In a bilingual setting like Montreal, it is crucial to have all business documentation and web content available in both English and French (it’s also required by law to have the French versions). Tools like Google and Bing Translate might be tempting to use in order to alleviate some of the work involved in translating content. We decided to test each service with a small paragraph of text to see where they are at in their effectiveness:
Here’s the text:
Un contenu riche, de haute qualité et pertinent n’est pas seulement important pour l’engagement des utilisateurs et des conversations autour de votre entreprise. Puisque les derniers algorithmes des engins de recherche favorisent le contenu mis à jour, il est maintenant essentiel d’avoir un blogue d’entreprise pour obtenir des classements élevés et de rester en tête de la compétition.
Here are the unedited results:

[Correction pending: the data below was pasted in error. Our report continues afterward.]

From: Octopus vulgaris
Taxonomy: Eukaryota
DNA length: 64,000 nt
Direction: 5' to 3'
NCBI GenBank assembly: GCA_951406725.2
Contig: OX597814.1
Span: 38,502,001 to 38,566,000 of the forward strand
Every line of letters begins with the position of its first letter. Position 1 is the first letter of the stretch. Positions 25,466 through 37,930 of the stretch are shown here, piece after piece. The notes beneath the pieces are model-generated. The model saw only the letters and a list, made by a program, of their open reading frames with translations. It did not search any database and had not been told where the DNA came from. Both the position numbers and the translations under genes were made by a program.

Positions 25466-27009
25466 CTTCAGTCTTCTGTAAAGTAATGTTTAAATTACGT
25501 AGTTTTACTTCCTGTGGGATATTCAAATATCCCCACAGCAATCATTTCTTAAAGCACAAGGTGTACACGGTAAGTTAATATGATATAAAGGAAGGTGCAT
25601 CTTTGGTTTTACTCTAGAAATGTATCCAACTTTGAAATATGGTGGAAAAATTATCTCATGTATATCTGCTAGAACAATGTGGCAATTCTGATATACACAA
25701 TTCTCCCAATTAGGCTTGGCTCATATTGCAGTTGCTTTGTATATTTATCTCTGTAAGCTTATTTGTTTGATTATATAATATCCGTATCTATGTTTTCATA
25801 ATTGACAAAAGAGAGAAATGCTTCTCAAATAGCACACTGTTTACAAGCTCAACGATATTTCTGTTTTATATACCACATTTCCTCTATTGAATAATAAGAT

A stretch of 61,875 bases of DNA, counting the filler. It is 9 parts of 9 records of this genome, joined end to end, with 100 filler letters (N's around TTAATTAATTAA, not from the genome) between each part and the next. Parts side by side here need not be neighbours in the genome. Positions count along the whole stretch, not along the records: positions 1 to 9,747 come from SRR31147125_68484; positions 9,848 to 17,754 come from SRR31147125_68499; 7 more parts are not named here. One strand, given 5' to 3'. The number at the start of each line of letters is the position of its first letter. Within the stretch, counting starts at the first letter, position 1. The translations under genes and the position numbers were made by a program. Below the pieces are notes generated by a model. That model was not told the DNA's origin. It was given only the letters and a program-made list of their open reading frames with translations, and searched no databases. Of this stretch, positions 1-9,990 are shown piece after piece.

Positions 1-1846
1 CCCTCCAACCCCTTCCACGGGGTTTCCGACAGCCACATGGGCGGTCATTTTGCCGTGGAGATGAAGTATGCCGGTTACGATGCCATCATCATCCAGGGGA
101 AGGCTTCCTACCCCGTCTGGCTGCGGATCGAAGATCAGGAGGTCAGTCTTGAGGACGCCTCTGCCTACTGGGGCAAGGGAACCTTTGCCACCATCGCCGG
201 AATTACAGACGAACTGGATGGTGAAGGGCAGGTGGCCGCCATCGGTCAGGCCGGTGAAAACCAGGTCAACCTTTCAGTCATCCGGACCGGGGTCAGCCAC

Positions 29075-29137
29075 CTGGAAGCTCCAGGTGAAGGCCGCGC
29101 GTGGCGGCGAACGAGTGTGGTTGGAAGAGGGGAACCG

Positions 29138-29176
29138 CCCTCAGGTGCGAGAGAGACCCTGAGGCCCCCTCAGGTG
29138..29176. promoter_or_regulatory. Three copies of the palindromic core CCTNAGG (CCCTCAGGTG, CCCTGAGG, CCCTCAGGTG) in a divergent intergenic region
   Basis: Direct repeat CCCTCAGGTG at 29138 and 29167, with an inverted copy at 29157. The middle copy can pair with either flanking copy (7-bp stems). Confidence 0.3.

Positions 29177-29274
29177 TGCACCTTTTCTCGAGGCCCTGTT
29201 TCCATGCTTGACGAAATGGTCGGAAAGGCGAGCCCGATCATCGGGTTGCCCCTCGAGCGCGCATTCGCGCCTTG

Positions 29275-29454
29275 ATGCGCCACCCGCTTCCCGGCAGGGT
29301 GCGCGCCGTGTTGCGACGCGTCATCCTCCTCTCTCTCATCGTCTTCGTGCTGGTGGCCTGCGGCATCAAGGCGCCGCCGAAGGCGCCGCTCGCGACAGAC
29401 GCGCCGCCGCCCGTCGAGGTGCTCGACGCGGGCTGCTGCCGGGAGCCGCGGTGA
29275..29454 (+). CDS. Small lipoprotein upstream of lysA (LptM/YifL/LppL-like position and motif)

Rich, high-quality and relevant content is not only important for the commitment of users and the conversations around your company. Since the latest algorithms of search engines favour the updated content, it is now essential to have a business blog for high rankings and stay ahead of the competition.
Rich content, high quality and relevant is not only important for user engagement and conversations around your company. Since the latest algorithms of search engines favor content updated, it is now essential to have a corporate blog to get high rankings and stay ahead of the competition.
It’s tough to figure out exactly which has the edge, since each came somewhat close to the mark but had some unacceptable mistakes. In the end, the edge still goes to a professional copywriter. In fact, the relative accuracy of this translation was due to the clarity of the original text which was written by a Blue Hat writer. From ad copy to web content to business blogging, the services of a skilled writer are indispensable in today’s online world. The Blue Hat team features writers that produce concise, compelling content in both English and French, and are quite happy that they are not yet in danger of being replaced by machines.